ICYMI: Murkowski Joins Heinrich, Daines Legislation To Extend Deadline For Tribes To Spend CARES Act Funding
The CARES Act extension allows tribal governments to use COVID relief funds until December 2022
U.S. Senator Lisa Murkowski (R-AK) joined U.S. Senators Martin Heinrich (D-NM) and Steve Daines (R-MT) in introducing legislation that extends the coverage of Coronavirus Relief Fund payments allocated under the Coronavirus Aid, Relief, and Economic Security (CARES) Act to tribal governments from December 30, 2020, to December 30, 2022.
The CARES Act, signed into law on March 27, 2020, allocated $8 billion for tribal governments under the Coronavirus Relief Fund. However, Indian Country did not receive any funds until May 5, 2020, well after the bill’s statutory deadline. This bill is the Senate companion to bipartisan legislation introduced in the U.S. House of Representatives by U.S. Representatives Tom O’Halleran (D-Ariz.) and Paul Cook (R-Calif.).
“Because of delays in the initial coronavirus relief fund payments provided by the CARES Act, many American Indian and Alaska Native communities, many of which have been disproportionately affected by COVID-19, did not receive any funds until well after the bill’s statutory deadline. Native Corporations still have not received any payments and may not receive payments until September – an unacceptable outcome for communities in need,” said Senator Murkowski. “If enacted, this legislation will allow the relief funds to be used until December 2022, rather than the original deadline of the end of this year providing additional time for tribes to make use of the funds to respond to the pandemic. It is important that tribal communities have the support they need to address their health, water, sanitation, and infrastructure needs, which have only been exacerbated by this pandemic.”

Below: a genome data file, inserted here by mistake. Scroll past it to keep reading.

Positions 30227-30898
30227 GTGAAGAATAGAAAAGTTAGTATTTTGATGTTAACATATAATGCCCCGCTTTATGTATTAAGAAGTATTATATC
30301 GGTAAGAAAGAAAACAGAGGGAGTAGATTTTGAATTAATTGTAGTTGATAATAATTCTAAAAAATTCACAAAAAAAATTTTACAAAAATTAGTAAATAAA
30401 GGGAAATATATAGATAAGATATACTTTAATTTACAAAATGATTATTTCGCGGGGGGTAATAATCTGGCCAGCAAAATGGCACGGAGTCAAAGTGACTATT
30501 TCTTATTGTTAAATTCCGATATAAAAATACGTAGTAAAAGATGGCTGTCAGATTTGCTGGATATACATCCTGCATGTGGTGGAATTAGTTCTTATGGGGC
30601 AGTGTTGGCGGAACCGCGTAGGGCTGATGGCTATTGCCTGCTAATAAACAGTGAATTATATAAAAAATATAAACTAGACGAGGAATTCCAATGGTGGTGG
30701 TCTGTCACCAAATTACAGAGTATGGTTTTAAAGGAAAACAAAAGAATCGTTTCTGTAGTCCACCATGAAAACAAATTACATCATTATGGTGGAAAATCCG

“Tribal communities ravaged by the COVID-19 pandemic received federal resources and relief far too late – pitting them right up against fast approaching spending deadlines,” said Senator Heinrich. “This bipartisan legislation will allow tribal governments extra time to address the planning needs for these critical funds. As we continue to deal with the impacts of COVID-19, I will do everything in my power to fight for the resources that tribal communities need for a strong public health response and responsible timetables that allow tribal governments to build a broad economic recovery.”
“This bipartisan legislation ensures that our most vulnerable populations in Indian Country receive the support they need to combat COVID-19,” said Senator Daines. “By extending the deadline for aid we can ensure every Tribe has the resources they need and the full opportunity to utilize these funds and fight the pandemic.”
The bipartisan legislation has been endorsed by the National Congress of American Indians.
“It is imperative that this bipartisan legislation is passed to guarantee that all tribal nations can fully utilize the funds that Congress made available in the CARES Act,” said Kevin Allis, CEO of the National Congress of American Indians. “As COVID-19 has continued to evolve in Indian Country the needs of tribal nations and their citizens have grown. This bill creates a path forward that allows tribal nations the much needed breathing room to use all funds in response to their on the ground needs.”
- On June 26, the Alaska Congressional Delegation applauded the federal court ruling that Alaska Native Corporations can receive a share of the $8 billion in funding set aside for Tribal governments that Congress appropriated through the Coronavirus Aid, Relief, and Economic Security (CARES) Act.
- On April 6, Senator Murkowski joined a bipartisan, bicameral group of members of Congress on a letter to President Trump requesting that federal agencies implementing the Tribal provisions of the CARES Act do so in a manner that upholds the federal trust and treaty responsibilities to Indian Tribes, respects Tribal sovereignty and provides for meaningful government-to-government consultation with Indian Tribes.